Where do you get your news? (In addition, let’s hope, to the The Boston Globe.)
In the Internet age, with our vast profusion of media options, you likely have a daily menu from which you sample à la carte: You might get your global dispatches and community scuttlebutt from a half-planned, half-random combination of bookmarked websites, social media feeds, car radio pre-sets, local and cable news, late-night monologues, and any number of supplementary sources.
It’s an information buffet, and you’re free to choose when you’re ready for broccoli and when you’d rather have a cupcake.
To pocket philosopher Alain de Botton, however, “The News” comes not in many shapes and sizes but in one single-minded, deeply flawed model. Why are we so often infuriated, he wonders, by the news, with items ranging from stories about sensational crime and ineffective leadership to celebrity privilege? “The news,” he writes, “will soberly reply that it has no choice. It simply has a duty to tell us ‘the truth.’ ”
De Botton, who established his name with the book “How Proust Can Change Your Life” and has since ruminated on such topics as social status, art therapy, and religion and atheism, claims his book, which blends commentary with photographs and bits gleaned from news sources, “has a utopian dimension to it. It not only asks what news currently is; it also tries to imagine what it could one day be.”
Unfortunately, he doesn’t have many real suggestions. There are a few: Foreign news could be better contextualized, he writes, so that we might care more about overseas injustices. Puff pieces about athletes and entertainers could include a bit more depth about what makes them sources of our envy. Those are fine points, but they’re not major remedies for an institution in transition.
In truth, the author’s “user’s manual” for the news, organized in thematic chapters with titles like “politics,’' “celebrity,’’ and “disaster,’’ too often feels like the work of a man who would prefer to use his daily paper to wrap his fish and light his fire. “Flaubert hated newspapers,” he writes, apparently admiringly, “because of his conviction that they slyly encouraged readers to hand over to others a task that no honest person should ever consent to offload on to someone else: thinking.”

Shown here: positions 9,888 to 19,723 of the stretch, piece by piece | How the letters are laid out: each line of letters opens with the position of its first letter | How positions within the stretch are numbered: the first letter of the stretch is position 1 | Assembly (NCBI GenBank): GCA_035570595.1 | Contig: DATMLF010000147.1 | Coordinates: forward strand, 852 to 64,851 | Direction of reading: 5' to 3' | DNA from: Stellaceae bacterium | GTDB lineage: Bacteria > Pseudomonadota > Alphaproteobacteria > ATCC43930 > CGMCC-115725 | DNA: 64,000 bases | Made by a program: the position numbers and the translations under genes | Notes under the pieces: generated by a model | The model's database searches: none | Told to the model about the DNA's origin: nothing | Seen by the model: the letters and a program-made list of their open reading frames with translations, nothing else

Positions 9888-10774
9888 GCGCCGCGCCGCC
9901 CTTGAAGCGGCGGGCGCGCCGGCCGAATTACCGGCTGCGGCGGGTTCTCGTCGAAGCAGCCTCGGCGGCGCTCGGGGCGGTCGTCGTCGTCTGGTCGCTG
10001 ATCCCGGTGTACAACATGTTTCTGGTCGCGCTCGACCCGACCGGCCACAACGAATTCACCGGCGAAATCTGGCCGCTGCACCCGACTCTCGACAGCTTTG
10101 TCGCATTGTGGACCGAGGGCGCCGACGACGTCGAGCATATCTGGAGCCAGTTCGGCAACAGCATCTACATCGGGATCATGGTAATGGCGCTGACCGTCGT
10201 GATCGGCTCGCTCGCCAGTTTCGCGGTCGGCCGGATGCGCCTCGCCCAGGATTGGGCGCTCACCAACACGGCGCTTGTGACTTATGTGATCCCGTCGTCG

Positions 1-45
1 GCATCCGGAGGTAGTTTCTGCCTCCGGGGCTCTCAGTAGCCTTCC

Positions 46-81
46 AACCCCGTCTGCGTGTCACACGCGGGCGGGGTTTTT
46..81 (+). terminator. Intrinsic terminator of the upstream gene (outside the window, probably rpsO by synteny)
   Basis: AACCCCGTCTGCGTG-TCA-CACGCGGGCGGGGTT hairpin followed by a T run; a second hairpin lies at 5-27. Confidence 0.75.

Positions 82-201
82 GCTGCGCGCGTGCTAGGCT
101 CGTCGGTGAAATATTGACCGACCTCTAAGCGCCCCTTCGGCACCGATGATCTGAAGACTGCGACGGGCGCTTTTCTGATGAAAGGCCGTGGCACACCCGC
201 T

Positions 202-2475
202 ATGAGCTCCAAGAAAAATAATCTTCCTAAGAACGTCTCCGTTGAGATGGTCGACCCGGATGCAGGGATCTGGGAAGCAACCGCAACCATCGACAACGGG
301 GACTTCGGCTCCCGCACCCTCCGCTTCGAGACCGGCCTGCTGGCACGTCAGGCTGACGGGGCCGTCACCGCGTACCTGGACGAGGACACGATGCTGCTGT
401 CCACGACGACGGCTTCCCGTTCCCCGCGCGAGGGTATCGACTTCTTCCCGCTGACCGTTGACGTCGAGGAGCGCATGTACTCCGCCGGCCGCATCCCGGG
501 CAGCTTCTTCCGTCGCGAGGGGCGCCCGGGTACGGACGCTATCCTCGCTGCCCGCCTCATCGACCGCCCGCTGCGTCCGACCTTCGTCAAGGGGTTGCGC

De Botton’s own thinking, at least on this subject, is woefully short on research. He imagines the “put-upon figure” of the photo editor, for instance, forever lamenting that “[n]o one believes in photography anymore.” Yet he digs no deeper into that strange assertion than to decide, with a stock image of President Obama delivering a speech, that too many news photos are boring.
Occasionally, the author hits upon a nice, poetic idea. He envisions cultural journalism acting as a kind of therapy for humankind, with reviews of music, movies, and books featuring prescriptive tags “comparable to the labels on pill packets.” He empathizes with celebrities who find themselves grappling with the intrusive by-products of fame: “Shepherding a reputation has some of the futility of trying to guide a soap bubble,” he writes.
As for our morbid preoccupation with reports from the tragic side of life — the shocking murders, sex offenses, natural disasters, and freak accidents that we furtively follow: To the author, such stories are our modern version of the memento mori, the human skulls that reminded centuries of Europeans of the fragility of life.
In some sense the news is one long, never-ending saga, filled not just with helpful information on legislation and the weather but cautionary tales, inspirations, and diversions.
In the digital age, it can be redemptive to disconnect from the rush of information from time to time, as de Botton suggests on the last page of this curious book. But he takes that idea a little too far: “A flourishing life requires a capacity to recognize the times when the news no longer has anything original or important to teach us.”
If he thinks that day might actually come, well, I’ve got some news for him.